Golden Cenarth Sorta-Tartiflette


I am increasingly loathe to post any variation on a traditional recipe for fear of igniting national indignation à la Jamie and his Jollof rice. Admittedly, my readership is somewhat smaller than Mr Oliver’s but nevertheless I learned my lesson with the whole ‘your Bajan Macaroni Pie looks like thrush’ blogpost episode. However, Tartiflette – a French cheese, bacon and potato combination – sounded like such a divine way to put on half a stone in one sitting that I decided to throw caution to the wind and experiment using a British cheese. I then found out that Tartiflette was actually invented in the 1980s to drum up sales of reblochon cheese and so it felt much less like cultural plunder then anyway.

Reblochon cheese is produced in the French Alps and it’s a washed rind cheese made with cow’s milk. The story of the name is a great one: the verb ‘reblocher’ means ‘to pinch a cow’s udder again’. Back in medieval times, peasants would have to pay an excise to their landlords based on how many pots of milk they produced in a day. When the landlords came to inspect, they would only part-milk the cows so as to pay less money. When the landlords had gone, they would then ‘pinch the cow’s udder again’ and complete the milking. This ‘second’ milk was found to be very rich and perfect for making cheese.

I decided to use a British cheese called Golden Cenarth, which is made in west Wales by Carwyn Adams of Caws Cenarth. The family-run company also make the lovely Perl Las and Perl Wen cheeses, amongst others. Like reblochon, Golden Cenarth is a washed rind cheese, washed in cider to develop an orange rind and pungent taste. Some hardcore cheese fiends find that it’s not quite stinky enough for their liking but I liked this cheese a lot, as did the rest of my cheese-loving household which normally turns up its collective nose (literally and figuratively) at washed rind cheeses. It was lovely and creamy with a stinky kick but didn’t require you to have the inside of your car valeted after driving it home. Oh – and it won Supreme Champion at the British Cheese Awards, just in case the judgement of my family isn’t recommendation enough. Here’s the Golden Cenarth on the left with its waxed Caerffili sibling.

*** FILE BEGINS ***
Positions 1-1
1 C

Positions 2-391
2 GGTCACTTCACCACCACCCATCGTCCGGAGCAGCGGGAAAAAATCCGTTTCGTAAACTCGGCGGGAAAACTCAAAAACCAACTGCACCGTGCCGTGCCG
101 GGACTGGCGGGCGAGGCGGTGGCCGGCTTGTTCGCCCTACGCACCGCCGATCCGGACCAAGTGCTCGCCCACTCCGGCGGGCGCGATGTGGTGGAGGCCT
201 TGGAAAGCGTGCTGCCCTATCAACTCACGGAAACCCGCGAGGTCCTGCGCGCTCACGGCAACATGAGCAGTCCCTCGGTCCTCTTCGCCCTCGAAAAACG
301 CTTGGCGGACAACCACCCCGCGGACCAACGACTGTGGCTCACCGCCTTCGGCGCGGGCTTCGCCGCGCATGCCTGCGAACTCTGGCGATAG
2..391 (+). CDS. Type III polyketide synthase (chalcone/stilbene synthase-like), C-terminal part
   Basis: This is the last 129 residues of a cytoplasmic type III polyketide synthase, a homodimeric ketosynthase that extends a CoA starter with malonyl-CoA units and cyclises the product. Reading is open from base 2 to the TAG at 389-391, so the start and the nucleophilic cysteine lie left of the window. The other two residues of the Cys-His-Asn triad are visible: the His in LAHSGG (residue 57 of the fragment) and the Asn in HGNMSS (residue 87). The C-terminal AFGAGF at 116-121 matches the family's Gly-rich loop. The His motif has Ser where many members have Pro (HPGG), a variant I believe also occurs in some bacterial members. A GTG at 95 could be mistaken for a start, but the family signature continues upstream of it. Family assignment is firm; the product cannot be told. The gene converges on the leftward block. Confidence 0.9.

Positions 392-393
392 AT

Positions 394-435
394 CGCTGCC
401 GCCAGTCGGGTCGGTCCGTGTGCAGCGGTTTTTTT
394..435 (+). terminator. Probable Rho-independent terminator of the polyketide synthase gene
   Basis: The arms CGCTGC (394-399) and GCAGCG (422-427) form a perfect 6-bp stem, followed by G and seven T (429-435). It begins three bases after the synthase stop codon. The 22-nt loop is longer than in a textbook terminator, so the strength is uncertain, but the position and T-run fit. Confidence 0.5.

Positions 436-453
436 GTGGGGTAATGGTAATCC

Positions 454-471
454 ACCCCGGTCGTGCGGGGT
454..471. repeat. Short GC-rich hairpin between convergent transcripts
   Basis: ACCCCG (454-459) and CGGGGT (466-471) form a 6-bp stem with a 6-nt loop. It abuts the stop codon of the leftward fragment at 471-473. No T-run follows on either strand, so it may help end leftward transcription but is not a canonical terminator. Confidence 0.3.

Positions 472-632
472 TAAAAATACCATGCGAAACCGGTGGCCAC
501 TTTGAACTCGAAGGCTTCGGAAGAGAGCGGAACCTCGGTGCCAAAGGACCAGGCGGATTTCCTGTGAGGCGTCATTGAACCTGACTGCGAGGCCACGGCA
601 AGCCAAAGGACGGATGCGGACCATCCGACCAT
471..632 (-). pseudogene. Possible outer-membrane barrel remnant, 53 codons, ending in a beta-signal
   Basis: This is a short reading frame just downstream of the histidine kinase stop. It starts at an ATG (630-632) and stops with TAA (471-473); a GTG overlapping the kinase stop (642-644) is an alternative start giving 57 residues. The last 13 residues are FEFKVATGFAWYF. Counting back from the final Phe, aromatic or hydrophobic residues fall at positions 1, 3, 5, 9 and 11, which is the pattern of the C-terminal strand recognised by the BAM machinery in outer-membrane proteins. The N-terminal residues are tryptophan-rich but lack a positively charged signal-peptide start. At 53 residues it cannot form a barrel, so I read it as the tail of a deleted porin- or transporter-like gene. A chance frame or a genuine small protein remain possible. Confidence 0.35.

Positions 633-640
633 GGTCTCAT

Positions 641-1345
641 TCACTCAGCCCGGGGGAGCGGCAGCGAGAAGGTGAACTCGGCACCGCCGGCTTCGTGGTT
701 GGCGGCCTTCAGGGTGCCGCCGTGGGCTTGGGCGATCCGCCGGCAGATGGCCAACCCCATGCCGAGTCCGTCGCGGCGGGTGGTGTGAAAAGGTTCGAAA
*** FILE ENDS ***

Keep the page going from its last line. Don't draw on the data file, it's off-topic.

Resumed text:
golden cenarth cheese

This is a perfect dish for this time of year, when it’s getting dark and chilly and you can cover up fleshy overhangs with a multitude of scarves and swingy coats. As soon as you’ve served it, if there are leftovers, I suggest firmly wrapping them in several impenetrable layers of foil, otherwise you will be going back to the dish for a nibble of crispy bacon here or a cheesy bit of potato there and before you know it, you’ve consumed your saturated fat allowance for the rest of winter.


1 kg potatoes, washed and scrubbed

200g smoked bacon lardons

1 onion, sliced

1 garlic clove

1 tsp thyme leaves

1 whole Golden Cenarth (200g), cut into small pieces

120ml white wine

200ml double cream

50ml crème fraiche

50g grated cheese

Preheat the oven to 200˚c / 180˚C fan assisted / Gas Mark 6. Parboil the potatoes until they are soft enough to slice easily but not liable to crumble (about 5-10 minutes, depending on the type and size of potato). Slice them into 2cm slices and put aside.


Meanwhile, fry the lardons until they start to go crispy. Pouring off a little of the fat halfway through will help them to crisp up. Put them aside on some kitchen paper to drain. Adding a little olive oil if necessary, add the onion to the empty pan and fry until soft; add the white wine to deglaze the pan.

Cut the garlic clove in half and rub all over the inside of a baking dish, then lightly grease the inside of the dish. Put a layer of potato slices on the bottom of the dish and cover with a layer of the onion mixture, some lardons, thyme and cheese pieces.


Repeat until you have three layers. Pour over the double cream, dot with the creme fraiche and cover with a layer of grated cheese (I used the Caerffili, which had a lovely lemony freshness). Bake in the oven for 20-25 minutes or until the cheese on top has melted and the mixture below is hot and bubbling.


Serve with a green salad or green vegetables and a crisp white wine. Then sneak back, remove the foil and eat some more.


Filed under Cheese Recipes

22 responses to “Golden Cenarth Sorta-Tartiflette

  1. Looks yummy! And I think it’s great to experiment while cooking because that’s how recipes come to be. I’ll definitely try this one 🙂

  2. I can feel my arteries hardening as I read but wow, what a scrumptious-looking dish. There wouldn’t be any left to wrap in foil in our house.

  3. I’ve only used reblochon in tartiflette, which is definitely worth the calories – but only because I love it so much. i wish I could get my hands on the Golden Cenarth. From reactions I’ve gotten, the Italians seem the most put out on variations of traditional recipes. Didn’t know Jamie Oliver was that much of a stickler…

  4. Oh, now I get it. the west africans were after Jamie Oliver! so funny.

  5. We have had the ‘need to have the car valeted’ experience–with French Munster! Glad to hear the Golden Cenarth won’t have the same effect. 😉

  6. Just read your Mac & Cheese post – not sure I can ever look at melted cheese in the same way again . . . :/

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